Far from being a natural kind, ‘emotion’ turns out to be a conventional label that captures quite diverse phenomena; and such phenomena can no longer be relegated, as the ideology of passions suggested, to a ‘lower’ and ‘primitive’ psychic sphere, which threatens the nobility of ‘the thinking thing’. They belong to the unlevelled universe to which all psychological events belong. In general, cognitive sciences have brought to light the heterogeneity not only of emotions, but also of what is traditionally meant by ‘reason’. The experimental investigation of rationality and reasoning by the cognitive sciences has shown that there is no unitary cognitive sphere. There is instead a toolbox of imperfect analytic and operative tools that is heterogenous and scattered, and consequently lacks the hierarchical structure that, according to the Cartesian model, culminated in self-conscious rationality. Thus, a paradigm shift is underway. Some research areas in cognitive sciences adopt a Baconian logic, in which errors and self-deceptions are seen as intrinsic to the ordinary cognitive-affective processes. Therefore, whereas in Freud the naive subject normally deceives herself because she is unable to accept the presence, deep down, of ‘inadmissible’ sexual and aggressive drives, in a dynamic psychology informed by the renewal of the traditional psychological categories outlined above, intrinsically defensive cognitive-affective mechanisms become the principles that rule over the construction of everyday reality.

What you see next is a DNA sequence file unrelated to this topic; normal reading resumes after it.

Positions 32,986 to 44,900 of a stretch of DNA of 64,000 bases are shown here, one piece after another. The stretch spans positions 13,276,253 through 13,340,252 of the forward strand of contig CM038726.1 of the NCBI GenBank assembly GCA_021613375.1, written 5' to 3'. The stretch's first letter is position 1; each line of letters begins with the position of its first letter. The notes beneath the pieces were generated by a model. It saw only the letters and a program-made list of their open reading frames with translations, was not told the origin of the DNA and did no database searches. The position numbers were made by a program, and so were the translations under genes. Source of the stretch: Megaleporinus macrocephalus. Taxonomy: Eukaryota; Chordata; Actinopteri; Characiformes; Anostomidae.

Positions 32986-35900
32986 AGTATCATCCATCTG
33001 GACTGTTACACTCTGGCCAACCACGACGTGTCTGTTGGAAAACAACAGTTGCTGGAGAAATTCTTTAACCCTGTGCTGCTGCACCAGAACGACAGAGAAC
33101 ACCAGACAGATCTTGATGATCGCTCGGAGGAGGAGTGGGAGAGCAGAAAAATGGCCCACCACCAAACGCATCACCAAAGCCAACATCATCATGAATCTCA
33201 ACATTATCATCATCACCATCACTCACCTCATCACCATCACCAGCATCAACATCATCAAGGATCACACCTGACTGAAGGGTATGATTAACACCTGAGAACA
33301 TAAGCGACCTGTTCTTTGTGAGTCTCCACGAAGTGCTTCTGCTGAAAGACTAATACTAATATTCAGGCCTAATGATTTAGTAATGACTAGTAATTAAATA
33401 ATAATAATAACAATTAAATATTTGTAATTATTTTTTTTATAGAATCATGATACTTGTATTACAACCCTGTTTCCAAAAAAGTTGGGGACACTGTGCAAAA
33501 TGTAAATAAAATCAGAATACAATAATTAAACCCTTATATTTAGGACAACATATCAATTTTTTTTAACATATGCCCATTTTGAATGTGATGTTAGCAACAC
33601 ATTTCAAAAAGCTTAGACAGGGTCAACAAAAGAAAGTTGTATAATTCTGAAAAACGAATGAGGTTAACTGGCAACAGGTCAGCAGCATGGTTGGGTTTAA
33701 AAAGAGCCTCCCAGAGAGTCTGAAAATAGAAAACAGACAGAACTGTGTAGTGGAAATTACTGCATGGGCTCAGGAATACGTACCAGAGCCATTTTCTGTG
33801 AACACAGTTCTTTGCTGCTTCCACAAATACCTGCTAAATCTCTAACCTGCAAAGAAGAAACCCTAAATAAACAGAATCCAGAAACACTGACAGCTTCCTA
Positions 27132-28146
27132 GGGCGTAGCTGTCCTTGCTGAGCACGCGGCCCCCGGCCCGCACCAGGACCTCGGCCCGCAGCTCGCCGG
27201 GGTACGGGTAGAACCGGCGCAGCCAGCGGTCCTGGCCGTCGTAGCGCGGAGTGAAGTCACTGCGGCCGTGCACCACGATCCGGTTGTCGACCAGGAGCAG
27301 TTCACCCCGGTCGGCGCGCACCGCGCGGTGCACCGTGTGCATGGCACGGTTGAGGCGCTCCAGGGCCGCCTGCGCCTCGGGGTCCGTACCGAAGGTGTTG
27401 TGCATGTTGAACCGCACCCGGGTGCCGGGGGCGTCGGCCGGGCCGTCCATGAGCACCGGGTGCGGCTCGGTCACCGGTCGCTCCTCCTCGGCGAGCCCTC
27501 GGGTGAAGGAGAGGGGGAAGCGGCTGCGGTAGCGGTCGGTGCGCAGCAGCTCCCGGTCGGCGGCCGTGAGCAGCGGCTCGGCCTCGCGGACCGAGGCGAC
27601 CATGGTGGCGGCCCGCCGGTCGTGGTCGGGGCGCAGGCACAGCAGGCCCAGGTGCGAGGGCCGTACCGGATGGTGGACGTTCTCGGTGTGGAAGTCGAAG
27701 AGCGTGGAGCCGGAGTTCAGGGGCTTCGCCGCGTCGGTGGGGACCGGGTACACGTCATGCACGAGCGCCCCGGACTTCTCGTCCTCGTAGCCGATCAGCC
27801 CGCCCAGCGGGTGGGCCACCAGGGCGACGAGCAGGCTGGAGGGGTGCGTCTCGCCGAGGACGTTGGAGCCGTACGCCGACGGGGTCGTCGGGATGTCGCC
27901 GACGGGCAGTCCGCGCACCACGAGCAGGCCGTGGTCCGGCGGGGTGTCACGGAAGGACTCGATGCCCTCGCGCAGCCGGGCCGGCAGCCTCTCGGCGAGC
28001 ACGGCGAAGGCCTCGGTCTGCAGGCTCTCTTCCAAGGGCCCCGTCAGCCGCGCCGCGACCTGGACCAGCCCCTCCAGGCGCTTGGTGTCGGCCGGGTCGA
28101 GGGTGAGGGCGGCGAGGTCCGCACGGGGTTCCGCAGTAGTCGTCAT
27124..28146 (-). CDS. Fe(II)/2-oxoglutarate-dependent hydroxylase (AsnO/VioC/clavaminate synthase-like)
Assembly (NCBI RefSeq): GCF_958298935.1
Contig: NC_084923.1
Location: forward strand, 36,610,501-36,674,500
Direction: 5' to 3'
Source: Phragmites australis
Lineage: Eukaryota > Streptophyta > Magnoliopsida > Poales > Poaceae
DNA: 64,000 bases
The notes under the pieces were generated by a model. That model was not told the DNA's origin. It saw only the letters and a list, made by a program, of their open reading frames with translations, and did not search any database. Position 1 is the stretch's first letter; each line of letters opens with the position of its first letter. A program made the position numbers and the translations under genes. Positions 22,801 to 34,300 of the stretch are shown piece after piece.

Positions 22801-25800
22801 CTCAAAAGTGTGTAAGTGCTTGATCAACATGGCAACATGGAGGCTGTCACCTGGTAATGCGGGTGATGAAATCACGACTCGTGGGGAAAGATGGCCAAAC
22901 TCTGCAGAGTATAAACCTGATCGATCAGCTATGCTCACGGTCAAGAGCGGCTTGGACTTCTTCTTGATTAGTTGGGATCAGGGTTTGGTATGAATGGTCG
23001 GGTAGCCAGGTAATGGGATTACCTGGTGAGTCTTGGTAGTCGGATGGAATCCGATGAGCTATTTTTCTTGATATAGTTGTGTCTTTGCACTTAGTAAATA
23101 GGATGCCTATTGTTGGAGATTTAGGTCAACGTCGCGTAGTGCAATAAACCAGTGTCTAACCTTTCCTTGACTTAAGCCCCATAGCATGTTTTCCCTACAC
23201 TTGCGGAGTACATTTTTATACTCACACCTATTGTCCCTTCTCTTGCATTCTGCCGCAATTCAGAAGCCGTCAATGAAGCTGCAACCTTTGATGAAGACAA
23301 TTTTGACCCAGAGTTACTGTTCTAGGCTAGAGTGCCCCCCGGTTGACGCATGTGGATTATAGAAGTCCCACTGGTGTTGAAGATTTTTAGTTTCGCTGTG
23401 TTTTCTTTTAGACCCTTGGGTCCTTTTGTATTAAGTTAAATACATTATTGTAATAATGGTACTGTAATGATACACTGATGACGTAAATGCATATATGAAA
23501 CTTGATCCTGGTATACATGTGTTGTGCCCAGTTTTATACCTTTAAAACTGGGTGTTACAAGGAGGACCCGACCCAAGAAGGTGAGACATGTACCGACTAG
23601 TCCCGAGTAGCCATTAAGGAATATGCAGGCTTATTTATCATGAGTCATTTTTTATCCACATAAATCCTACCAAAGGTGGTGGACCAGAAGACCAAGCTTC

DE CARO, M., Marraffa, M. (2015). Bacon against Descartes. Emotions, Rationality, Defenses. In De Anna G, Martinelli R (a cura di), Moral Realism and Political Decisions. Practical Rationality in Contemporary Public Contexts (pp. 63-80). University of Bamberg Press.